From Transcription to Tubulogenesis: Insights from the Drosophila Ovary
Peters, Nathaniel Clement
MetadataShow full item record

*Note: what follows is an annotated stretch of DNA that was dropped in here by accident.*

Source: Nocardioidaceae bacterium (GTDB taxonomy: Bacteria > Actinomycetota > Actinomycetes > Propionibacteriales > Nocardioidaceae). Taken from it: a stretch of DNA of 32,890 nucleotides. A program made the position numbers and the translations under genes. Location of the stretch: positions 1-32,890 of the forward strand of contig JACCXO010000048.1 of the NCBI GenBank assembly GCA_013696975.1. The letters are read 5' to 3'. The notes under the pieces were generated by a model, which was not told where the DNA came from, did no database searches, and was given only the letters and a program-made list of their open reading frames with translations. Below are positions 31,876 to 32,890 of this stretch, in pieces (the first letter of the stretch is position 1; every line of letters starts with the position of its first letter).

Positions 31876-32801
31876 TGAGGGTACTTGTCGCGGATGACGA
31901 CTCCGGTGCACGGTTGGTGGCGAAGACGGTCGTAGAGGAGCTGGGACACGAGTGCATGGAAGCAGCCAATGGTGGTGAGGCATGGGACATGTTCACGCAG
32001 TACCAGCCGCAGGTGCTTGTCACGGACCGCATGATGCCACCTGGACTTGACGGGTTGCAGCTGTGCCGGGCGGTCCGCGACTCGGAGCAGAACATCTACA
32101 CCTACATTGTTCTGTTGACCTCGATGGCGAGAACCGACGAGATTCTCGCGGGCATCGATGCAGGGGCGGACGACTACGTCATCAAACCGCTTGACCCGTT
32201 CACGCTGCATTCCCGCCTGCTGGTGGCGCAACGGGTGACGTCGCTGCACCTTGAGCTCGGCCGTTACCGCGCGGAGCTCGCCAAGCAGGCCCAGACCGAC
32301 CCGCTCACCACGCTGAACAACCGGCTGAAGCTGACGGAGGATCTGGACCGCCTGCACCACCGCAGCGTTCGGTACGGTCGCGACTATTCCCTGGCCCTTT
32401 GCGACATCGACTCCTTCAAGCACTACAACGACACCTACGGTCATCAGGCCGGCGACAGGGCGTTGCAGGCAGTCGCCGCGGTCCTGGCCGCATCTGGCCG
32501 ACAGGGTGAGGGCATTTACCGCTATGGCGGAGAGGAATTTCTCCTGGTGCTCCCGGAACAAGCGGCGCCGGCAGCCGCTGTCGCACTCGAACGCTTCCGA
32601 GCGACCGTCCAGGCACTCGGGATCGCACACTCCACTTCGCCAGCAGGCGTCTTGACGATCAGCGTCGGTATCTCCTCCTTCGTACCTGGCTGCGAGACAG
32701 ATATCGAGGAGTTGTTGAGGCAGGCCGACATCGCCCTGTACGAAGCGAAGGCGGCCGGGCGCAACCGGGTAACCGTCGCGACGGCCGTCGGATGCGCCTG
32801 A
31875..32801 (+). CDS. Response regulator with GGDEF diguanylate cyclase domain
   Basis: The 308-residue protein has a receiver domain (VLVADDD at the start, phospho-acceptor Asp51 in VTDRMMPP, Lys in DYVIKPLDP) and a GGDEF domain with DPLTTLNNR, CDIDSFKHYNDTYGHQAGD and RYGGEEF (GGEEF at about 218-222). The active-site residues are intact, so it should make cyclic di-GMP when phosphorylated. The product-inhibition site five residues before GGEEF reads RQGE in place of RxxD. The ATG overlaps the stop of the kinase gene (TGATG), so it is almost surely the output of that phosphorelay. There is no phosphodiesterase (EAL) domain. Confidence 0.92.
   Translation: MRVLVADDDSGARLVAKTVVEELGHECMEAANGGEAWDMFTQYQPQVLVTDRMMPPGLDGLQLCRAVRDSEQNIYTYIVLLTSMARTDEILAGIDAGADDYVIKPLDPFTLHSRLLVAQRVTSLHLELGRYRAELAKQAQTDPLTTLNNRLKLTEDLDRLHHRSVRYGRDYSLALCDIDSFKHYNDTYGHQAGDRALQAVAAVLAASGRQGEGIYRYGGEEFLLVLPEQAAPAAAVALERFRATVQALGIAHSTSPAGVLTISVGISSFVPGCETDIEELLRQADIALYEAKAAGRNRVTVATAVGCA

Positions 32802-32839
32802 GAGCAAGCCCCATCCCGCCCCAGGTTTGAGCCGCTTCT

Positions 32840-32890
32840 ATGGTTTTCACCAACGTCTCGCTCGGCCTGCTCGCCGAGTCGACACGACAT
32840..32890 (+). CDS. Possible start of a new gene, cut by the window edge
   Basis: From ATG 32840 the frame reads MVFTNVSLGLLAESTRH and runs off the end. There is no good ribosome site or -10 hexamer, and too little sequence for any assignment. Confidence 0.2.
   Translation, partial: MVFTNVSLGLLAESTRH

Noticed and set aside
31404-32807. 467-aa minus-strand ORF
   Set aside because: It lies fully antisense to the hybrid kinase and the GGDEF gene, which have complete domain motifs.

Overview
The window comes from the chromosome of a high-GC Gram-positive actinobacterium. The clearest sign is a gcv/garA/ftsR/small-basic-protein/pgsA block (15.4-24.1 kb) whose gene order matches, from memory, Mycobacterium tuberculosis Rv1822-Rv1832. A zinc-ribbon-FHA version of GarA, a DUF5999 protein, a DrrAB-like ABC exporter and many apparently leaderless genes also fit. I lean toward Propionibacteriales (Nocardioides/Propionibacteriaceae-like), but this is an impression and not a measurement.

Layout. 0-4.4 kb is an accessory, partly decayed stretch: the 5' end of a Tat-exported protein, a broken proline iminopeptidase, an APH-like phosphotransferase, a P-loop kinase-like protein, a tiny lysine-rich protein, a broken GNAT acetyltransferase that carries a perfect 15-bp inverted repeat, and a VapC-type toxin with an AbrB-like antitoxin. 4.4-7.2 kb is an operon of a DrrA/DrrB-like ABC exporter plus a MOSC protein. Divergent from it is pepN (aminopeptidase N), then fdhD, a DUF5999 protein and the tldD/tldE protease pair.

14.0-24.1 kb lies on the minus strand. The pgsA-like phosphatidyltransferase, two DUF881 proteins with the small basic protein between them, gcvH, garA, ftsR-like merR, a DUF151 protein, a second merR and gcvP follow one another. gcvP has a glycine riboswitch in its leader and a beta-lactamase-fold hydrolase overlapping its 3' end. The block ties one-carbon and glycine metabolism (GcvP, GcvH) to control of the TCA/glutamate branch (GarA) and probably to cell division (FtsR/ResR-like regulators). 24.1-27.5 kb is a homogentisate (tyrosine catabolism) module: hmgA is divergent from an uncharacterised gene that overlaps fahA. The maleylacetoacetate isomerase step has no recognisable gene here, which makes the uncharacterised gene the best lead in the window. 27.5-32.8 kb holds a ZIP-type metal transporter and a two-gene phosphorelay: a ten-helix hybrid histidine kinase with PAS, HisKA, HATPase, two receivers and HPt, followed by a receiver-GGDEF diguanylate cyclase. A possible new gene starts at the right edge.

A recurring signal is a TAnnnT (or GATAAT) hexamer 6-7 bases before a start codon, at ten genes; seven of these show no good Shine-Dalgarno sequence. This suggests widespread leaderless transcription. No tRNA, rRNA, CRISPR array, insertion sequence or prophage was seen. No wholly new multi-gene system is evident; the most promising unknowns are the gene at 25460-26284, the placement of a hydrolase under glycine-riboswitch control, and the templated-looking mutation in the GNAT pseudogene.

During Drosophila melanogaster oogenesis, subsets of the epithelial cells that surround each developing egg chamber undergo morphogenesis to form epithelial tubes, and the lumens of these tubes serve as molds for the dorsal appendage (DA) filaments of the mature eggshell. This process is a simple and tractable system for identifying and characterizing the cellular events and molecular mechanisms required for epithelial tube morphogenesis, or tubulogenesis. The work presented in this dissertation provides insight both into the upstream gene regulatory elements that set the stage and maintain control, and into the downstream molecular effectors that govern cell shape, order, and movement, throughout DA tubulogenesis. In Chapter I, I highlight the fundamental importance of cellular tubes and the intimate relationship between tube morphology and function, explain what we do and do not know about the cellular and molecular mechanisms that drive tubulogenesis, provide a detailed description of the process of DA tubulogenesis, and emphasize the advantages of DA tubulogenesis as a model for epithelial tubulogenesis. In Chapter II, I establish regulatory links, specifically in regard to DA tubulogenesis, between upstream transcription factors, such as Tramtrack69 and Mirror, and downstream effectors, such as Paxillin and Dynamin. In Chapter III, I focus specifically on the role of Dynamin and Dynamin-mediated endocytosis in DA tubulogenesis. I identify and characterize novel roles for Dynamin in epithelial tube closure, cell intercalation, and biased apical-luminal expansion. Furthermore, I provide evidence that Dynamin is regulating the levels and behavior of both E-Cadherin and Integrin-based cellular adhesions, and propose that Dynamin facilitates the aforementioned cellular, tubulogenic processes by regulating the turnover of cellular adhesions. Finally, in Chapter IV, I summarize the results of my graduate research, discuss how these results fit with and augment our current knowledge of epithelial tubulogenesis, and propose future experiments that would further delve into the specific roles and mechanisms by which conserved, downstream, tubulogenic effectors, such as Dynamin and Paxillin, drive epithelial tubulogenesis.